As usual, another FABULOUS OPW!
Take care!


Amy said...

Thanks for the refreshing tour Lydia - the video set the tone for the day! I think it's going to be a tad cooler here today but definitely 100 degrees!

Nancy said...

I love that area. Stay cool! It is supposed to be 94 here today.

Lydia said...

Owen~ I doubt if it would be named that today, as there is a serious effort to keep cows from grazing near creeks and streams. Their manure fouls the water and their hooves plunder delicate bank structures..... But, yes, Cow Creek does look like a lovely place. ;)

Melindav~ I was surprised when I looked at your area on the Weather Service map last night; very sweltering. You should check for predictions for this Friday, although I'm sure the organizers of the Oregon Country Fair will be ready with fluids and maybe even cooling stations if needed. No, I have never been which I'm kinda shocked about. There were times in my decades living here where it would have totally fit my lifestyle and relationships, but I missed the chance to see what it was all about...
If you 85% go, I hope you 100% enjoy yourselves!

Amy~ I guess I'd take "a tad cooler." I can really feel a huge difference between yesterday afternoon and today. According to it doesn't look like we will hit the 100 mark and I'm glad.

Nancy~ It's such fun that you have moved back to our hometown. Does your new house have any shade trees in the yard, I wonder...

Darlene said...

I didn't need to look at the map to know we are in the midst of a heat wave. It has been hovering around 100 degrees every afternoon for several weeks and sometimes getting up to 107. Our Monsoon season is about to start and that will cool us off if the rains do come.

The video of that clear sparkling water cooled me, even if it was just imaginary.

Lydia said...

Darlene~ 100-107 is simply too hot! We hit 98 on Wednesday and looks like we will hit 100 Thursday.
I do hope your rains come as wished for. We had such a soaker of a month of May that it is recent memory and I can wait awhile for more rain.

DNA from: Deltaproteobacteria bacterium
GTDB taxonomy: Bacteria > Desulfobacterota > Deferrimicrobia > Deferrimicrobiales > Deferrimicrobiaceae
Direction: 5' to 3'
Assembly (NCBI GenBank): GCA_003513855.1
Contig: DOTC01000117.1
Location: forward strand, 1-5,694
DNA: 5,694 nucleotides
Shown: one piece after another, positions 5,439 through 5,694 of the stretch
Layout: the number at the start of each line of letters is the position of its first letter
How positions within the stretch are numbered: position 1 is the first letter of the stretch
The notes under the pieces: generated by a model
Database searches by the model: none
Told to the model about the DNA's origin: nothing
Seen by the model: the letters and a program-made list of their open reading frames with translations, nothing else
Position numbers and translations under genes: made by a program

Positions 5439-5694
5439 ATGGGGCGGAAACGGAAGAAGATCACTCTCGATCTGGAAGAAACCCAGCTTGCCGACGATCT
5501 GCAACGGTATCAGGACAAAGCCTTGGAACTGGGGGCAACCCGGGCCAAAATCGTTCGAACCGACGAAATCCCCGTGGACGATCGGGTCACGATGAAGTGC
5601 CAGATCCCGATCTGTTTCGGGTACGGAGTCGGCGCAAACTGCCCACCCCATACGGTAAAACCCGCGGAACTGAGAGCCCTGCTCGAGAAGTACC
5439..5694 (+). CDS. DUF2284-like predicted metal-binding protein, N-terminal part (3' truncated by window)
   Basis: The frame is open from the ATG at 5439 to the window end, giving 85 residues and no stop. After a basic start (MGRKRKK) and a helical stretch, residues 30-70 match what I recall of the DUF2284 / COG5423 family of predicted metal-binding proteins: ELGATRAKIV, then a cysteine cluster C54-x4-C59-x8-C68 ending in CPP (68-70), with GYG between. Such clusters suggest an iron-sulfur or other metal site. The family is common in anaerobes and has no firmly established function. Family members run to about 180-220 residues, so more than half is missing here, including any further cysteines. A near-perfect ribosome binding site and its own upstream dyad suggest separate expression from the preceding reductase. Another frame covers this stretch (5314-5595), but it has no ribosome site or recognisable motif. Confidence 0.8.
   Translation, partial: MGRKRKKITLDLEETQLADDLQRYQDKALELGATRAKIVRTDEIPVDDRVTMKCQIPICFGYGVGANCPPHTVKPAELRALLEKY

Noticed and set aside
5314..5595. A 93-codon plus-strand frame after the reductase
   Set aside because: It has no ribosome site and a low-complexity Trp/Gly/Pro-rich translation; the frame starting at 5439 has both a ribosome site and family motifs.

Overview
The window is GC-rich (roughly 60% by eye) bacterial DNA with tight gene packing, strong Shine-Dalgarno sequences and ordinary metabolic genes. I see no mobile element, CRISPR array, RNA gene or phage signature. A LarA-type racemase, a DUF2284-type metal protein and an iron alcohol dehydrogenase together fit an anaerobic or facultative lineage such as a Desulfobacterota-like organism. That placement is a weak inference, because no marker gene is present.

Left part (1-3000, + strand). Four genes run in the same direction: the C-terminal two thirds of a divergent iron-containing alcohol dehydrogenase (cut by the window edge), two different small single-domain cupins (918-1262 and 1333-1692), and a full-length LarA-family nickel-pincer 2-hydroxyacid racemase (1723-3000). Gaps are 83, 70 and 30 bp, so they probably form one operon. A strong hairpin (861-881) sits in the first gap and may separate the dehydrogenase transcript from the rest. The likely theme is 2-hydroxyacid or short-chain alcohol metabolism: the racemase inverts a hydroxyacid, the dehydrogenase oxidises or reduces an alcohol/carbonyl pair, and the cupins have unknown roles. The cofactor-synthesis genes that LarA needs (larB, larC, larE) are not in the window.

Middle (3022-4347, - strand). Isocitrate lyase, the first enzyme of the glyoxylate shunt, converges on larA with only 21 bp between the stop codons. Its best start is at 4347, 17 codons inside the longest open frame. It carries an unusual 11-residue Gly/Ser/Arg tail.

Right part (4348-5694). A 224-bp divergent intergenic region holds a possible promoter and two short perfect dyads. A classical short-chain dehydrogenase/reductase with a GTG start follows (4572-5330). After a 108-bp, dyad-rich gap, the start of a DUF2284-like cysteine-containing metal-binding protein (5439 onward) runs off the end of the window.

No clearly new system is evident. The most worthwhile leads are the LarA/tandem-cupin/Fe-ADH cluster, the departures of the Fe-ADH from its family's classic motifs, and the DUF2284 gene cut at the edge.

dmarks said...

Wow. I think I have owned this card at one time.

Lydia said...

dmarks~ Interesting to know that you recycle yours through the postcard market, or something like that. I've wondered if/when I will feel like selling some of those that I've already posted.
Haven't visited you for awhile. On my way now. :)

bfk said...

Very nice. Peaceful... But now I have to go to the bathroom.

Lydia said...

bfk~ Made me laugh. Be sure to put the seat back down.

Don't Feed The Pixies said...

Hi Lydia - love the postcard. it kinda reminds me of the kind of paintings you used to get on Airfix kits (model aircraft, boats etc) or Hornby rail sets - only obviously the train would have been larger there!

I say used to, because rather sadly these fantastic paintings seem to be a thing of the past now on kits and you just get a picture of the model. Which may be truer from a sales pov (point of view), but less interesting from an inspiring young minds pov.

We still have a couple of steam trains in the UK, mostly on preserved lines - plus a train that takes you up Mount Snowdon (usually 3/4 up mount snowdon due to the weather), on which i once spent two hours listening to an overweight American complain about the lousy weather.

Was there a point to my comment? Nope - just that i think this kind of image brings back all sorts of memories and is very engaging. Much like your blog xx

Lydia said...

Pixies~ Thank you! And I am so sorry for not replying earlier! Actually, I thought I had done so. You always have such fascinating information and insights to add to Old Postcard Wednesday posts. It's so cool that you still have some steam trains there...that alone makes me want to make a trip to the UK.
I think I remember the lovely paintings on boxes of models. What a sweet thing.